I’ve been thinking about the Split Toning panel in Adobe Lightroom and was wondering if I could make a color photo look as good as I made the black and white one look in my last post. I obviously don’t want to create any type of sepia toning on a colored photo, although I could if I converted it to black and white first. What I think I’m more interested in is simple enhancement. Basically, can I make the existing colors in the photo pop? Can I bring out the primary elements? Can I just make things look better? I suppose we’ll see.
In today’s post, I’m going to make a few adjustments to a color photo using the Split Toning panel in Adobe Lightroom. As you just saw in my previous post, working in this panel is very straightforward. There are only five sliders to choose from. Of course, I’ll likely want to make additional adjustments in the Basic panel as well, just to spice things up, but my main focus today is on the Split Toning itself.
Today’s Demo Image
I wanted to find an image that already included some really great colors that were somewhat hidden. More simply put, I wanted to find a photo with potential. I think I did that.
Making the Split Toning Adjustments
To save time, I think I’ll just go ahead and make all the adjustments in the Split Toning panel at once and then just show you a screenshot of those adjustments.
For the Highlights, I set the Hue value to 5 and the Saturation value to 60. For the Shadows, I set the Hue value to 185 and the Saturation value to 25. For the Balance, since I wanted more reds than blues to be included, I set the value to +15.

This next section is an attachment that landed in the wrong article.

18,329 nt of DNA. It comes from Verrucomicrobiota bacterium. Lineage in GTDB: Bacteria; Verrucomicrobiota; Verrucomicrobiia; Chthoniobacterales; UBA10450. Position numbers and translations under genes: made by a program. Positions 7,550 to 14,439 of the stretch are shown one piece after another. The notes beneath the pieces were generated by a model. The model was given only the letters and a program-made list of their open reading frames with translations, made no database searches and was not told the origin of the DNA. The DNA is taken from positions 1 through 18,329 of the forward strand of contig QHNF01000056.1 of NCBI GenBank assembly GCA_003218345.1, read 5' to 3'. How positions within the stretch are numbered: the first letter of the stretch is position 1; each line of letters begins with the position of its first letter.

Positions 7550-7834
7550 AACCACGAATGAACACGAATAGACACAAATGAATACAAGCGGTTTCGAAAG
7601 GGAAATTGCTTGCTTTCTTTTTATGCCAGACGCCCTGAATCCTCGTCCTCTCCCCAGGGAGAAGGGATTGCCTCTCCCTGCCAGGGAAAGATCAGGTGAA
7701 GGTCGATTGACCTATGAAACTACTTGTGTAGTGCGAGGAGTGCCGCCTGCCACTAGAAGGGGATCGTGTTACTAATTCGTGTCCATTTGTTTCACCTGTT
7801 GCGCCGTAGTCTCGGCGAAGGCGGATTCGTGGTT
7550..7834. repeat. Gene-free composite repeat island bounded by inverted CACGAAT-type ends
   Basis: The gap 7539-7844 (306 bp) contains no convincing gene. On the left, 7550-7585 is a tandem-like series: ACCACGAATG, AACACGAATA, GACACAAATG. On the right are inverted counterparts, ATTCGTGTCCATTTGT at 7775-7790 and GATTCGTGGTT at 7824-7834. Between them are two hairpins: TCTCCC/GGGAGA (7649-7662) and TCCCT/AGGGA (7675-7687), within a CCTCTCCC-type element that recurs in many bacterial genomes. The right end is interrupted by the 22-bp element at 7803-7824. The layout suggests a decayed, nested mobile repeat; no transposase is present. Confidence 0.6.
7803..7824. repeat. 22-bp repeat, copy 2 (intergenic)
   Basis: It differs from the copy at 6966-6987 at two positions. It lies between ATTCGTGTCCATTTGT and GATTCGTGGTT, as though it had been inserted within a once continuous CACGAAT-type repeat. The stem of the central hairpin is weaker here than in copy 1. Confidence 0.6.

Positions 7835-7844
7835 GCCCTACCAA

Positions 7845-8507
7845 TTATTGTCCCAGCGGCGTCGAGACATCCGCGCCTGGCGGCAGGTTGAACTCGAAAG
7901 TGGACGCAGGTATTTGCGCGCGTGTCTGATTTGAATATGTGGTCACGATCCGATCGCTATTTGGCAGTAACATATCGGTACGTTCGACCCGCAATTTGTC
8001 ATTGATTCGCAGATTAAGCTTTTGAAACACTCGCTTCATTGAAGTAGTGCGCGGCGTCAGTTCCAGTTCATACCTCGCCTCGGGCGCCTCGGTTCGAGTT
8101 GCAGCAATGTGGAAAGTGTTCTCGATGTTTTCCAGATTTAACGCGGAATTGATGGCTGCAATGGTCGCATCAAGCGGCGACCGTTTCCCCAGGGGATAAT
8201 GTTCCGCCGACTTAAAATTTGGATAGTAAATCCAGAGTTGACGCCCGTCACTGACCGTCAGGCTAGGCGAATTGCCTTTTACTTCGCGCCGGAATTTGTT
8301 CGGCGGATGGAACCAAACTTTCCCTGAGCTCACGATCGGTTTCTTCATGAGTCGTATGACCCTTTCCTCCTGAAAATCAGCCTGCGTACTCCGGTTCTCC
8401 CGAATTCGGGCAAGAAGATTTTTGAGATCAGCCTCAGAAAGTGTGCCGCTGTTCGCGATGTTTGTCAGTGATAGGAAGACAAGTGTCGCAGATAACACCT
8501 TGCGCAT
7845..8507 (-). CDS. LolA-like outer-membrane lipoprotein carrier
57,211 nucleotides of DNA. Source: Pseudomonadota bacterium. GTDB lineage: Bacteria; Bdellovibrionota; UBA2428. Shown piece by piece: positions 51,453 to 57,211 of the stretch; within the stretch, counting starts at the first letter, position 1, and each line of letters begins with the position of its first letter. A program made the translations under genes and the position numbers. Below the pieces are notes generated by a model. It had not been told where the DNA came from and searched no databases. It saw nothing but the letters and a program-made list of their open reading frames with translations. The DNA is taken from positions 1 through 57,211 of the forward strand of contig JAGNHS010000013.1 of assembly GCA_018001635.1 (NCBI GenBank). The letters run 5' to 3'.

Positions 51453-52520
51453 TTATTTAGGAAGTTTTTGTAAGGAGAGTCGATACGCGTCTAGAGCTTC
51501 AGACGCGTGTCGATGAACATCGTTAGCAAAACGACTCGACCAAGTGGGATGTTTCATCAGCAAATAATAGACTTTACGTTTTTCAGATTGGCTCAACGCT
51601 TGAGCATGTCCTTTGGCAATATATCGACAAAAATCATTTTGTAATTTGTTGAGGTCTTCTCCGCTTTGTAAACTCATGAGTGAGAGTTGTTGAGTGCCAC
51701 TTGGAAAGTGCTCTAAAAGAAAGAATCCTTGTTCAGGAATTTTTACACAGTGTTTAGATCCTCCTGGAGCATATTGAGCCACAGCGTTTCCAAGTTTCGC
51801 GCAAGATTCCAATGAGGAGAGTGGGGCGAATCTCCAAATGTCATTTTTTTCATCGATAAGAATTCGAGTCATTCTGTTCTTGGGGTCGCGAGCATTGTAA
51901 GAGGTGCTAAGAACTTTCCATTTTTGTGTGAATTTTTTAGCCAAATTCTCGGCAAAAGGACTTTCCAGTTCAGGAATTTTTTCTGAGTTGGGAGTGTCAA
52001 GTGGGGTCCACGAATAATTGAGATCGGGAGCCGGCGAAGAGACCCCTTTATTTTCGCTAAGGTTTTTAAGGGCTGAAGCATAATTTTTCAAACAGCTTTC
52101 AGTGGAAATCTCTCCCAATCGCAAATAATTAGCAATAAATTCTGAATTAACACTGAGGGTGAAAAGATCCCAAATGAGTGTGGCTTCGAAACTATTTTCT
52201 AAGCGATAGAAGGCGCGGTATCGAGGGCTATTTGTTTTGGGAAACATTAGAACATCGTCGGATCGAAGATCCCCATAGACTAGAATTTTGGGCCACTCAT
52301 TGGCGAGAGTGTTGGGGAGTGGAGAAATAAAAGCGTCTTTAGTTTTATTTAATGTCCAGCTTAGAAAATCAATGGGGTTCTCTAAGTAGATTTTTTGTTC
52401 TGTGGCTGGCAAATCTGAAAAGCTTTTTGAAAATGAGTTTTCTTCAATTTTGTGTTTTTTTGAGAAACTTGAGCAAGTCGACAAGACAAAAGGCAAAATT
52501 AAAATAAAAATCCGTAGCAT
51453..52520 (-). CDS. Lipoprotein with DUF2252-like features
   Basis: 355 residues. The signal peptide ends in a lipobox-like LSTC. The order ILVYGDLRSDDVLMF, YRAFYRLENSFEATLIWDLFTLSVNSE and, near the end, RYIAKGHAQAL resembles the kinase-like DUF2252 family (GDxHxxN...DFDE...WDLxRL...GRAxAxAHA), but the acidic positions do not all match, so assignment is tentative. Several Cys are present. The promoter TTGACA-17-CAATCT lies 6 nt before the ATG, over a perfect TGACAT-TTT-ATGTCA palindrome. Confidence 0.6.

I think I got a pretty decent result. I definitely woke up the colors.
The thing is, the image still looks sort of dull. I’d like to add a bit of contrast to it. I’ll do that next.
Making Adjustments in the Basic Panel
For the adjustments in the Basic panel, I set the Contrast to +20, Blacks to -30, Clarity to +20, Dehaze to +15 and Vibrance to +15. As you can see, I didn’t move many sliders, but the effect I got was exactly what I wanted. Darker darks.
And here’s the final image.
Isn’t that much better?
I know this post was quick, but since I just wrote one that talked about the Split Toning panel in general, I felt that I could skip some material. I wanted to get to the meat of things. I guess the answer to my questions are yes, the Split Toning panel in Adobe Lightroom can really do a great job at enhancing a color photograph. It’s easier than I thought and the results were outstanding. If you have any questions regarding this post, please let me know in the comment area below. Thanks for reading!